Headlines today are filled with depressing stories about Arctic sea ice. We’ve passed that point in September where the ice traditionally reaches its minimum size, and we’ve set yet another record. Current melting is unprecedented in about 1,500 years. NPR reports that the ice is melting faster than models that predict it will be completely gone by 2050. One scientist told the Guardian that he predicts the ice could be completely gone in three or four years. At first glance, this seems like vindication for Al Gore and other climate alarmists.
On the other hand, far fewer news agencies are reporting that Antarctic ice has set another record—a good one. For the past several decades, Antarctic ice has been increasing and this year is no exception. Climate skeptics have been pointing to this phenomenon as vindication, but their conclusion is too hasty. There are multiple reasons why climate models have predicted that Antarctic ice would be less vulnerable than Arctic ice, including (ironically) the hole in the ozone layer. As is often the case, the truth is in the middle. The scientific consensus that the earth has been warming and humans are partly responsible is more solid than ever, but long-term predictions and damage estimates vary widely. Yet it’s still dishonest to report on the arctic without mentioning the Antarctic, and the difference is more than penguins versus polar bears.
From a sea level perspective, there’s a huge difference. Because Arctic ice floats in the ocean, melting arctic ice is not a significant contributor to sea level rises. (About 90% of the ice is underwater, but that’s because ice is only about 90% as dense as water. Because the proportion of the ice that floats is determined by the density of the ice, the sea level impact of melting ice will be neutral wherever ice floats freely in the water.) The Antarctic, on the other hand, contains both land ice and sea ice. If land ice melts or falls into the sea, that will raise sea levels. It’s the difference between letting the ice in your drink melt and dropping more ice in.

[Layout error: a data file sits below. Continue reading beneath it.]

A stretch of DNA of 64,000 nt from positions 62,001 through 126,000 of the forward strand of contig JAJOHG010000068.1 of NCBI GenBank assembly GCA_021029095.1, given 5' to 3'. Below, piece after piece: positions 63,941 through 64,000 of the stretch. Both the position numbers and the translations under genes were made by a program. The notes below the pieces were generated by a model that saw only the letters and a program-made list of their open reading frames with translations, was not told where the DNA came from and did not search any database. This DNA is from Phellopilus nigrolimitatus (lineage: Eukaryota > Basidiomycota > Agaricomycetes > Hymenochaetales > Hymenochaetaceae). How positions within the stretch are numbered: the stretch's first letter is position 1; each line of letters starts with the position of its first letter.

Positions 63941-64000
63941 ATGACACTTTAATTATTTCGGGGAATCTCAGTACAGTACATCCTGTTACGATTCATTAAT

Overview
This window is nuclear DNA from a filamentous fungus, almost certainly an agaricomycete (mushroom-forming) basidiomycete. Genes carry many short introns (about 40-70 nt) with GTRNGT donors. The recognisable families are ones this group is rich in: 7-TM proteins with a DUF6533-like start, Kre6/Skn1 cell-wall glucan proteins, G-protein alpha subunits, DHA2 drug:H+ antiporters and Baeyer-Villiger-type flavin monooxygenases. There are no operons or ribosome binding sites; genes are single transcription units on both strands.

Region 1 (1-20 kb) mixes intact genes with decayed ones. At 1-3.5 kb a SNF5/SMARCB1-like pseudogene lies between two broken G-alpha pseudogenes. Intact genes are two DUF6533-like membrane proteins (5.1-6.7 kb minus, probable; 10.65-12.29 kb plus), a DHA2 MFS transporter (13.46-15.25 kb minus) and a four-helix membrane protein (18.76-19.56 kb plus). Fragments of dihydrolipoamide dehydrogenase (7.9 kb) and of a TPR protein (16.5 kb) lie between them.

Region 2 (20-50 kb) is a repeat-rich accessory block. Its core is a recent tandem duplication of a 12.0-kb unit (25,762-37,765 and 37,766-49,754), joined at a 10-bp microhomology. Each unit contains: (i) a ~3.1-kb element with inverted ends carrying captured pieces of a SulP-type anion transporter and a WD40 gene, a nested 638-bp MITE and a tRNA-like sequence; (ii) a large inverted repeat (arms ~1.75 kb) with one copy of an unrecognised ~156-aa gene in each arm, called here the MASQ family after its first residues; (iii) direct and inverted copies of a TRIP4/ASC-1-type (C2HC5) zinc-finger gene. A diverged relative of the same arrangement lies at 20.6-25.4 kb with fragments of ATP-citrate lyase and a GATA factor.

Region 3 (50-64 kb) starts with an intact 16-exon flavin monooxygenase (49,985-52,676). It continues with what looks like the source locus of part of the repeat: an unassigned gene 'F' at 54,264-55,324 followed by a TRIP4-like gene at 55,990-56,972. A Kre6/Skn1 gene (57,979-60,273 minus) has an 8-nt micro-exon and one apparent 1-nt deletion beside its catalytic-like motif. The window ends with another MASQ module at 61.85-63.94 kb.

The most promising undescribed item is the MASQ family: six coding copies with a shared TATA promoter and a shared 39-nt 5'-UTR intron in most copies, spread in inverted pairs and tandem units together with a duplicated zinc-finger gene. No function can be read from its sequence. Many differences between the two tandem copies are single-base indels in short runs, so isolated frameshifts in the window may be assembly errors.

There are also substantial economic reasons why the melting of Arctic ice (unlike Antarctic ice) is actually a good thing. Centuries ago, explorers looked for the fabled Northwest Passage, and due to climate change that passage is now navigable for an expanding window of time during the summer. So far, traffic is light, but the development of new ships and an infrastructure race between Canada and Russia could increase that traffic. It will never exceed the volume of the Suez Canal, but for many ships passing north of the American continent could shave weeks and thousands of miles off their trips. Locked under the Arctic ice is a tremendous amount of resources—about 22% of the world’s hydrocarbons. Fortunately, there is more natural gas than oil. Although natural gas is harder to transport over long distances, research is making it easier to transport and natural gas is a far more environmentally friendly fuel. The U.S. is currently undergoing an energy transition towards natural gas, and arctic resources could play a role, or be exported to other countries. Unfortunately, multiple parties currently dispute the Arctic. Depending on how political events play out, Russia could end up controlling a substantial share of resources (it did, after all, plant a flag under the Arctic) or those resources could weaken Russia’s economic grip over much of Europe. (Russia has previously used its natural gas supply as a political weapon.) However, regardless of how equitably the pie is divided, a larger pie is always good news. The U.S. should push for a good deal in the Arctic, but even a bad deal is better than none.
Climate models are notoriously finicky, so it’s hard to say what the future of the Arctic is and what the Arctic means for other problems caused by global warming. But if current trends continue, we should be thankful that the Arctic is shrinking and the Antarctic is expanding. Just as it is wrong to ignore and fail to plan for the negative impacts of global warming, we should expect our government to plan to exploit the positive advantages of global warming, even as (or if) we act to substantially mitigate it. One thing the United States can do in the short term is sign the Law of the Sea treaty, since America’s current status limits its ability to bargain over future rights to sea-lanes like those in the Arctic. Environmentalists may fret about polar bears, but the costs of relocating and saving them would be miniscule compared to the economic gains we stand to gain from the Arctic.